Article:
So, you know, in some sense, now, the RIA, with a proprietary fund, is gonna compete. Is gonna compete with the existing managers. But instead of allocating to those competitors, they’re gonna develop something, I think… And so, I think we’re gonna see more RIAs set up shop and launch their own interval funds.

One thing that’s similar is the direct-to-consumer, the FinTech platforms. We have seen the success of firms like Fundrise, and others, with multiple interval fund launches, because they too, they’re saying, “Hey, I have the client relationship, and I’m gonna build a proprietary fund. I’m not gonna just allocate to these alt managers. I’m gonna build my own.”

So, that, that one is a little bit further ahead. We’ve got 10 or so direct-to-consumer FinTech platforms. And it’s too early to tell. Fundrise has raised a fair amount of capital, which is impressive. Now, the others are early. It’s early days to determine, you know…

Andy: And those are… I guess that difference is that they’re targeted to non-accredited investors? They’re kind of the crowdfunding…

Kim: Yeah. Some of them are non-accredited, some of them are accredited, just because the accreditation standard is fairly low. But, you know, I think that it’s something because, you know, instead of keeping part of the fee, they’re saying, okay, well I’m gonna take 100% of the fee, because the most important thing is the fact that I wanna make the investment decision, and this is my client relationship. So, that’s really interesting.

The third trend that is still sort of newer, and frankly, there’s been some ESG backlash, I think, in the U.S., maybe more so than in Europe, but we have seen five impact funds launched. So, these are, you know, private asset funds, which I think is really interesting, and might be more compelling for U.S. investors than, like, an ESG index ETF, which we’ve seen a lot of mutual fund and ETF product that have been labeled as ESG products.

But because of these impact-oriented interval funds are investing in alternative or illiquid securities, you’re gonna get a different return profile. So, I think that might be of interest to some investors.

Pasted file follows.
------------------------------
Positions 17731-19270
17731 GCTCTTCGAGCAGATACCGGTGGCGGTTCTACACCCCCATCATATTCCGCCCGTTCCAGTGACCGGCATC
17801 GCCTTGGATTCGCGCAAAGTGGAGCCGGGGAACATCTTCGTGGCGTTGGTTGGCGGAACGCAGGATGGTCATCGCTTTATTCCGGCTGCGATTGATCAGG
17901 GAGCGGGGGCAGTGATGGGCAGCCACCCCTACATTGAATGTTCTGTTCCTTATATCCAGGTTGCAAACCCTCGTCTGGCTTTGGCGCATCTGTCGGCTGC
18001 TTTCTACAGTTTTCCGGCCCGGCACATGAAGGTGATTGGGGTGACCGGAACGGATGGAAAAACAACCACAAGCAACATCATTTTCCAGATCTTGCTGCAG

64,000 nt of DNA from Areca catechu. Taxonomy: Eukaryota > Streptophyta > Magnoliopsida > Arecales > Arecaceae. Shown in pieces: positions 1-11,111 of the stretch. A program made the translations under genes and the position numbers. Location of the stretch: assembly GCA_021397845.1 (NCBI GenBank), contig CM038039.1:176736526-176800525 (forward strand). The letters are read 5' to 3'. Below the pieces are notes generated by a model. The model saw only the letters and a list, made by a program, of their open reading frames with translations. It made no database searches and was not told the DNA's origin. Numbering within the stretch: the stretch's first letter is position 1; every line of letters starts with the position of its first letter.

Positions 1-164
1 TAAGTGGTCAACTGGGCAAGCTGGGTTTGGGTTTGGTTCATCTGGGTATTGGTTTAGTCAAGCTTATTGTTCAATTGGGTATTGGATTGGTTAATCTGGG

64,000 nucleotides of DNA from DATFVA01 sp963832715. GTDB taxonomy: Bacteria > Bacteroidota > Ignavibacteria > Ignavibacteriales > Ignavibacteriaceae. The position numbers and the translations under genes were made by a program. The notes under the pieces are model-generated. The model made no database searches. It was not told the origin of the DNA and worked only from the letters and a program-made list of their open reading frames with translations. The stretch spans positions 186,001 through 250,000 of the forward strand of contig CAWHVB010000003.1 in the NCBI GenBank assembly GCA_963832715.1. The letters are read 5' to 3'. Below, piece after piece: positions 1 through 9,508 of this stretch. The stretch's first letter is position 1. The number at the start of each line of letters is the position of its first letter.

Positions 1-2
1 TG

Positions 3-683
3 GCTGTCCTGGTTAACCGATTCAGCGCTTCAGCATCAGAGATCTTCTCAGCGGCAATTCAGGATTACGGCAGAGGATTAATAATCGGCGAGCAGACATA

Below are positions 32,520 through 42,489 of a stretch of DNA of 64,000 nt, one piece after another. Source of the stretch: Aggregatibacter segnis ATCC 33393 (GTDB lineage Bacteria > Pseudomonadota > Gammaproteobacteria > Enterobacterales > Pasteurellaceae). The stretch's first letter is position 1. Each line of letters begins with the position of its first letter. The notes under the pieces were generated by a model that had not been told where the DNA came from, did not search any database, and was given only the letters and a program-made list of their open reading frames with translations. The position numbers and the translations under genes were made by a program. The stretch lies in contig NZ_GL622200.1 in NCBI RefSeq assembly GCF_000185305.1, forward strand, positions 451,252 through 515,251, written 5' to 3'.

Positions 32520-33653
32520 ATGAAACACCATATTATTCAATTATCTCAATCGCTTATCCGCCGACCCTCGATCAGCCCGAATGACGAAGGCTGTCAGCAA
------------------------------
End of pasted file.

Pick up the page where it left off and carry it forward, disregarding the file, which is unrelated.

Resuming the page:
Andy: Well, those are all really interesting trends. Yeah, I mean, ESG, it is a little bit of a charged word, shall we say. And I guess my two cents is it can mean different things to different people. And, you know, different managers might have a different viewpoint of what a desirable ESG goal is. And so, you know, when you take it into that active managed space, versus a bunch of funds that are all following the same two or three indexes, you’re gonna get more variety and more choice, which, as far as I’m concerned, that’s always a good thing for investors is to have more choice.

So, Kim, I can’t thank you enough for coming on the show today, sharing your insights. Again, I love just your transparency and honesty about this space. So, I’m guessing a lot of our listenership of financial professionals, I know we have some industry folks who are listening, might wanna learn more about your services, about XA Investments. So, where can our listeners go to learn more about your company and the services it offers?

Kim: Sure. So, you can go to our website at, or, you know, if you’re in Chicago, look me up on LinkedIn, and would love to meet you in person, or, you know, happy to help. We do a lot of client reporting for people who are just curious about the space, too. So, we probably take 15 calls for every single new client that we bring on. And that’s just because there’s so many asset managers exploring this space and trying to get up the learning curve on these new product structures. So, we’re always happy to help, Andy.

Andy: Absolutely. So, for you asset managers out there, I’ll make sure to link to all this stuff in our show notes, which are always available at Kim, thanks again for coming on the show today.

Kim: Thanks, Andy.

Andy Hagans
Andy Hagans

Andy is a co-founder of WealthChannel, which provides education to help investors achieve financial independence and a worry-free retirement.

He also hosts "WealthChannel With Andy Hagans," a podcast featuring deep dive interviews with the world’s top investing experts, reaching thousands of monthly listeners.

Andy graduated from the University of Notre Dame, and resides in Michigan with his wife and five children.